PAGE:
To analyze the association between medical problems in family history and those in diagnosis, we use the diagnosis sections of those patients who have family history. The same NLP algorithm is applied to extract medical problem mentions from the diagnosis sections. Observed agreement and random agreement are used to measure the agreements between the positive/negated medical problems mentions in diagnosis and those in family history. The observed agreement and random agreement measures are defined by:

observed agreement=a+da+b+c+d'
(3)
random agreement=ma+mba+b+c+d,ma=(a+b)×(a+c)a+b+c+d,mb=(c×d)×(b+d)a+b+c+d,
(4)

where a denotes the frequency of positive medical problems mentioned in family history while positive in diagnosis, b the frequency of positive medical problems mentioned in family history while negated in diagnosis, c the frequency of negated medical problems mentioned in family history while positive in diagnosis, and d the frequency of negated medical problems mentioned in family history while negated in diagnosis.

Results

Extraction of Family History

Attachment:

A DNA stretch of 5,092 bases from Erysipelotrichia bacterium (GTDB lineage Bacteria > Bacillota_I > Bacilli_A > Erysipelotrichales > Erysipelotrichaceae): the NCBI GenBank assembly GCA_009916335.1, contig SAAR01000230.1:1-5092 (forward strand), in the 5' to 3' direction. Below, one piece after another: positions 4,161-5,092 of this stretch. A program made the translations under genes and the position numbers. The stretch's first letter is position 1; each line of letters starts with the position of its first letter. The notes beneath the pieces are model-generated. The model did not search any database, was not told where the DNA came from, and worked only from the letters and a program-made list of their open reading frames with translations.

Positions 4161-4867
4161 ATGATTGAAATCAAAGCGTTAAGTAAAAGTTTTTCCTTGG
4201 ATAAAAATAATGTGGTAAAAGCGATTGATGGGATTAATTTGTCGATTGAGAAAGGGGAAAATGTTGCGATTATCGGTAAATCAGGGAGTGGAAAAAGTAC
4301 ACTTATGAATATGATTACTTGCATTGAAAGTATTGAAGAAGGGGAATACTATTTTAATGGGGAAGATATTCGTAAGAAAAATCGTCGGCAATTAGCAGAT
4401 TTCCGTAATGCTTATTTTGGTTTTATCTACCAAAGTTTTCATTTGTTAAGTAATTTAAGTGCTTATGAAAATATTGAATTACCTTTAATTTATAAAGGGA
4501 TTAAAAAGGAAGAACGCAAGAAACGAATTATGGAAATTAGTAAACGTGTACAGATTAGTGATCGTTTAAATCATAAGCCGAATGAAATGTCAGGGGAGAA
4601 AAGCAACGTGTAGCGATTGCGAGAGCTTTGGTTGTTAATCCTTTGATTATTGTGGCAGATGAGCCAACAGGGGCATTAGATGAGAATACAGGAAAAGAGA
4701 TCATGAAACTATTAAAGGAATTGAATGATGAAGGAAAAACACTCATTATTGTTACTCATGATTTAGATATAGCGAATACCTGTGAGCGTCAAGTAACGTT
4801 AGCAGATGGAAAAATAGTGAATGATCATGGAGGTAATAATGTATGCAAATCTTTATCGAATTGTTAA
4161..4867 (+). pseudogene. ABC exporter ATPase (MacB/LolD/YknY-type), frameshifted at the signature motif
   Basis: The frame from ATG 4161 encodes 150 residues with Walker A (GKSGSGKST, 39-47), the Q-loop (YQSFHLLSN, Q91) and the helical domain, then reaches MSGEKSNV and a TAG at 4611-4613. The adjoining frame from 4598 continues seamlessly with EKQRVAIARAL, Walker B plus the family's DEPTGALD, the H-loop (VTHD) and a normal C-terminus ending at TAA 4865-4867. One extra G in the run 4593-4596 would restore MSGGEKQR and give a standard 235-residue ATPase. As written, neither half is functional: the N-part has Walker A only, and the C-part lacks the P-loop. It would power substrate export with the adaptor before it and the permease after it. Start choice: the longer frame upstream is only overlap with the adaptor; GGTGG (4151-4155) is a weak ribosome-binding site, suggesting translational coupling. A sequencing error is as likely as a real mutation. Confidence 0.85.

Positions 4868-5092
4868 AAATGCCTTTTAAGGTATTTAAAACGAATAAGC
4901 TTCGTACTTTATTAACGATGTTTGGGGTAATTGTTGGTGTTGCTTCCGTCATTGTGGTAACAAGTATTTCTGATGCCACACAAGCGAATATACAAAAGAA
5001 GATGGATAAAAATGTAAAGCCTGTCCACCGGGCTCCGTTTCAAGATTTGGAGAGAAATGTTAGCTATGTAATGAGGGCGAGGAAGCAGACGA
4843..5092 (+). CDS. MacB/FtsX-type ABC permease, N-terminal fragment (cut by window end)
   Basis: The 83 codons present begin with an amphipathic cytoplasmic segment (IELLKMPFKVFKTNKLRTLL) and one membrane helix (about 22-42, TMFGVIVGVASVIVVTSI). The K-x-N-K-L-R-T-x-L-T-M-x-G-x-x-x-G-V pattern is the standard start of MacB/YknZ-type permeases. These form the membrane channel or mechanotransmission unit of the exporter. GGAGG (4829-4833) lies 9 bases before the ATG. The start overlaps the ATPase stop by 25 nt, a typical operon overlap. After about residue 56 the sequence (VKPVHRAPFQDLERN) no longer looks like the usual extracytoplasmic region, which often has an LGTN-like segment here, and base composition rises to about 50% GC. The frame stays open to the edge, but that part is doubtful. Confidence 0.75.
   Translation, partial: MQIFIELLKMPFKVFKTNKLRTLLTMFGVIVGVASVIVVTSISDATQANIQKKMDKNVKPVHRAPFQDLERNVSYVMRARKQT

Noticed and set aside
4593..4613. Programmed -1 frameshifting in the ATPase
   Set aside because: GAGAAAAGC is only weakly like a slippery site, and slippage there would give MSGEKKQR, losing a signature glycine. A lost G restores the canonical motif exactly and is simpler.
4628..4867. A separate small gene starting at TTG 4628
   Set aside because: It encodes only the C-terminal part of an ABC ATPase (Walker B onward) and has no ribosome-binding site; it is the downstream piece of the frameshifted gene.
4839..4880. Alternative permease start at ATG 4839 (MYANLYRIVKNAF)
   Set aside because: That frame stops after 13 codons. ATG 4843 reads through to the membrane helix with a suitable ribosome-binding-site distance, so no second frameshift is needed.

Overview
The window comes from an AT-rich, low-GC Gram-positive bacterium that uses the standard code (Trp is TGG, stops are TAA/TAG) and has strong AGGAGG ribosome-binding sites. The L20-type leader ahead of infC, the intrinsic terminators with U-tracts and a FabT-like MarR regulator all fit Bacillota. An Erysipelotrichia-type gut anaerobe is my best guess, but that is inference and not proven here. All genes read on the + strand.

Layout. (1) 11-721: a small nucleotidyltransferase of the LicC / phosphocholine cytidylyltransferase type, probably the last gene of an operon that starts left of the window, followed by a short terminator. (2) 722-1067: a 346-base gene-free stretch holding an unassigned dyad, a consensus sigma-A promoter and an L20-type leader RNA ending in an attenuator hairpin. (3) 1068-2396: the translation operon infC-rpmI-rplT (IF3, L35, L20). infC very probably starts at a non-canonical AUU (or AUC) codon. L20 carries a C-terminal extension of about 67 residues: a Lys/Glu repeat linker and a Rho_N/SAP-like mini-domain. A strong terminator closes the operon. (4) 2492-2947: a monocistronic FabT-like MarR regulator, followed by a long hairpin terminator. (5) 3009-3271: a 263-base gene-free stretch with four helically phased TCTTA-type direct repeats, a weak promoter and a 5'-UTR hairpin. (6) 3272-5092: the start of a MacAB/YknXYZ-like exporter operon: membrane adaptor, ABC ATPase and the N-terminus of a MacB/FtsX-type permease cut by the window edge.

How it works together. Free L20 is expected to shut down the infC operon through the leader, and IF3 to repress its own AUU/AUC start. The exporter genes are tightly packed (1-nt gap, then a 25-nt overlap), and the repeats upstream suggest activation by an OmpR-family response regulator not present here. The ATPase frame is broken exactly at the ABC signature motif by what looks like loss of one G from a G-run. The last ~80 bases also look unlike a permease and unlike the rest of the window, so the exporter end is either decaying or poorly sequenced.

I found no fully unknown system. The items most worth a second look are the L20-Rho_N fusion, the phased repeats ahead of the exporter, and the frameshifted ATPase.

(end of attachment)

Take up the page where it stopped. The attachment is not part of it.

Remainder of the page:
Out of 115,710 patients, 77,810 (67.2%) have family history sections in their EHRs. The ratio of patients with documentation of family history is much higher compared to 12% in Endevelt et al.’s study 8. It implies that physicians at Mayo Clinic pay a lot of attention to the family history information. Those patients form a Family History (FH) Cohort. We retrieved the EHRs of FH Cohort from the Mayo Clinic data repository and extract the family history sections. This resulted in a corpus of 278,918 family history documents, which is denoted as FH Corpus hereafter. The family history is generally written as semi-structured texts, short sentences and narratives. Table 2 lists a few examples of the family history from the FH corpus.